Our Tweeting student is now a fully-fledged radiographer

Earlier in the year I reported on how third year student, Hannah Kearsley, had embraced the world of Twitter and Social Media to network with other professionals. Now, having qualified, she’s back  again sharing her reflections on how it feels to be a fully-fledged radiographer.

My transition from student to newly qualified radiographer

Hannah 2.pngAfter being qualified for two months I thought it was an appropriate time to reflect on my transition from a third year student to a fully fledged radiographer.

The experience has been daunting to say the least; having to justify X-ray requests and accept my own images. I also decided to leave the hospital where I trained and start at Warrington and Halton NHS Foundation Trust to have a fresh start; this meant I also had to learn lots of new departmental protocols and meet lots of new people.

“Fully prepared”

Having trained at the University of Salford, I felt fully prepared to enter the world of work and X-ray a whole range of patients using a variety of equipment. Although the reality of walking around with a mobile machine on unfamiliar wards is still slightly daunting, however I am learning to enjoy working by myself and making my own decisions, as opposed to relying on other radiographers. I am still nervous about theatre but I feel as though my confidence will grow significantly in the upcoming months.

“my favourite part of being a radiographer so far is being able to work with students”

Hannah 3I think my favourite part of being a radiographer so far is being able to work with students. I feel as though I can really relate to them and really enjoy teaching and supporting them. It is a great to see how far I have come myself in the past three years and that I can now pass on things that I have taught to others. I am looking forward to working closely with the Clinical Tutor and creating tutorials with the students; I believe this will also help with my CPD.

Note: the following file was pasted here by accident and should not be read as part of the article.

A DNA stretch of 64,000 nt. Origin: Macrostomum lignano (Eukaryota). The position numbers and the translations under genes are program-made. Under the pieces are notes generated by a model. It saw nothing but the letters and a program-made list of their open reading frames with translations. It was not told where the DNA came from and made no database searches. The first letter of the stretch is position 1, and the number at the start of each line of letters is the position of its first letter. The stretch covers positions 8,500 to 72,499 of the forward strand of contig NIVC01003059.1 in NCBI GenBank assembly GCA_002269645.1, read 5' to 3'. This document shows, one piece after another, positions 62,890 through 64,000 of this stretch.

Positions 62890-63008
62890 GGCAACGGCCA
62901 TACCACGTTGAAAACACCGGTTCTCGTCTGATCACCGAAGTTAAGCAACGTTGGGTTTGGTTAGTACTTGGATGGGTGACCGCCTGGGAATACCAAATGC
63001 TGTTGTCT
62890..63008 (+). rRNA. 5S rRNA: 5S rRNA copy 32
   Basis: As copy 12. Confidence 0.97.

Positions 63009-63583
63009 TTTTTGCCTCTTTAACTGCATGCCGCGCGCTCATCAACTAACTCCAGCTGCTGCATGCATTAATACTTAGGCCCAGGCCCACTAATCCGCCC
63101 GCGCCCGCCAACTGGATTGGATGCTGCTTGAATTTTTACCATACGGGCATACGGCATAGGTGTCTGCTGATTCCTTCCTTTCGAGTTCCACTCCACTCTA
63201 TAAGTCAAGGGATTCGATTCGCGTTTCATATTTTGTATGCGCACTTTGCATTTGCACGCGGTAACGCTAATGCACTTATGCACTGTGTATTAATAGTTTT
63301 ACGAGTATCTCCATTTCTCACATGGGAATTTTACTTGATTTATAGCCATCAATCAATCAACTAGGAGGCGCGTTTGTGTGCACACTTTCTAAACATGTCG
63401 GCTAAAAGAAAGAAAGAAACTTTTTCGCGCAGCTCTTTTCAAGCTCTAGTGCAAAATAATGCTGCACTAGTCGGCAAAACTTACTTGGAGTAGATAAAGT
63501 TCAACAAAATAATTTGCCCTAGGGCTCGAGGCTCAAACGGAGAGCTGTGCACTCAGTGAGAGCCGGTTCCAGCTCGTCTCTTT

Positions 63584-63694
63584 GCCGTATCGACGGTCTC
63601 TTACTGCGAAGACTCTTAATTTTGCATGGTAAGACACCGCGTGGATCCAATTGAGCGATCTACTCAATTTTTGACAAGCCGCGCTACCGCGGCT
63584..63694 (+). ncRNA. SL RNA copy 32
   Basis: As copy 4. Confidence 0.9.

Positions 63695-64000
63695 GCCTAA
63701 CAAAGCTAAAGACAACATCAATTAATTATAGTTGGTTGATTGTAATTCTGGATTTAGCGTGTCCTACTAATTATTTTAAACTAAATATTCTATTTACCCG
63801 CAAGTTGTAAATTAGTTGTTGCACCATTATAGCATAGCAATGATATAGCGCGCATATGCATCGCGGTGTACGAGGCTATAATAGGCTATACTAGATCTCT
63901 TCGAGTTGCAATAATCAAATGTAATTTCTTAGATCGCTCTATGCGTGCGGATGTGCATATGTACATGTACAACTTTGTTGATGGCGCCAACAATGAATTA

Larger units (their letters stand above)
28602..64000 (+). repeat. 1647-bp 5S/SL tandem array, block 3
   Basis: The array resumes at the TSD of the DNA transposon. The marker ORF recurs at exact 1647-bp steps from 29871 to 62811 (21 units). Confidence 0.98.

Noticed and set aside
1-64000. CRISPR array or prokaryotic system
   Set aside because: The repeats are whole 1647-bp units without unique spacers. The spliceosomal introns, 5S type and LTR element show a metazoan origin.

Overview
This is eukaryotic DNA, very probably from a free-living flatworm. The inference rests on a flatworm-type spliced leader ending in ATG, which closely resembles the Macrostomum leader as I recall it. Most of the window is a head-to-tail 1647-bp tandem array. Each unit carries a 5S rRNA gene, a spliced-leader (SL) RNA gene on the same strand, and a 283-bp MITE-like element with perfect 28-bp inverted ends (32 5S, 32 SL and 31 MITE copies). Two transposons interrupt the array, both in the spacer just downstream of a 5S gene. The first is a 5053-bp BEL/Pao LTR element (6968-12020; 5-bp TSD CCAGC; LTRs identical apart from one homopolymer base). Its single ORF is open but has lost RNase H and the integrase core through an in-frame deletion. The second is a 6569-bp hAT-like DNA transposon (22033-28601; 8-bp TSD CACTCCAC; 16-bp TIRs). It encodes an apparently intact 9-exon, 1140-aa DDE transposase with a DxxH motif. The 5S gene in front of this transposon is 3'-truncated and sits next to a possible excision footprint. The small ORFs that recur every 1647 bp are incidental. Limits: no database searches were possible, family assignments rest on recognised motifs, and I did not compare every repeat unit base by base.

After reading Baruch’s “5 tips for new rads” I understood that all newly qualified radiographers felt the same and that it takes time to settle in. The staff at Warrington Hospital have been very welcoming and it was great to start alongside 4 other new Band 5 radiographers. I believe that leaving the hospital where I trained has allowed me to build more confidence within myself and my radiographic skills.

The University of Salford did a great job in preparing myself and the rest of my cohort for full time work and I love my job even more than I thought I would!

It’s wonderful to hear how our graduates are getting on. Are you a graduate who’d like to share your experiences? We’d love to hear from you. Email me at l.robinson@salford.ac.uk. This is a great way to get started with writing and you can add it to your CV!


2 Comments Add yours

  1. Olivia says:

    Hi, I’m an aspiring radiographer in my last year of a levels, I had a few questions I would be so greatful if you could answer, please email me if you have any spare time !!


  2. leslierob10 says:

    Plenty of spare time to support a potential new student. How can we help, Olvia?


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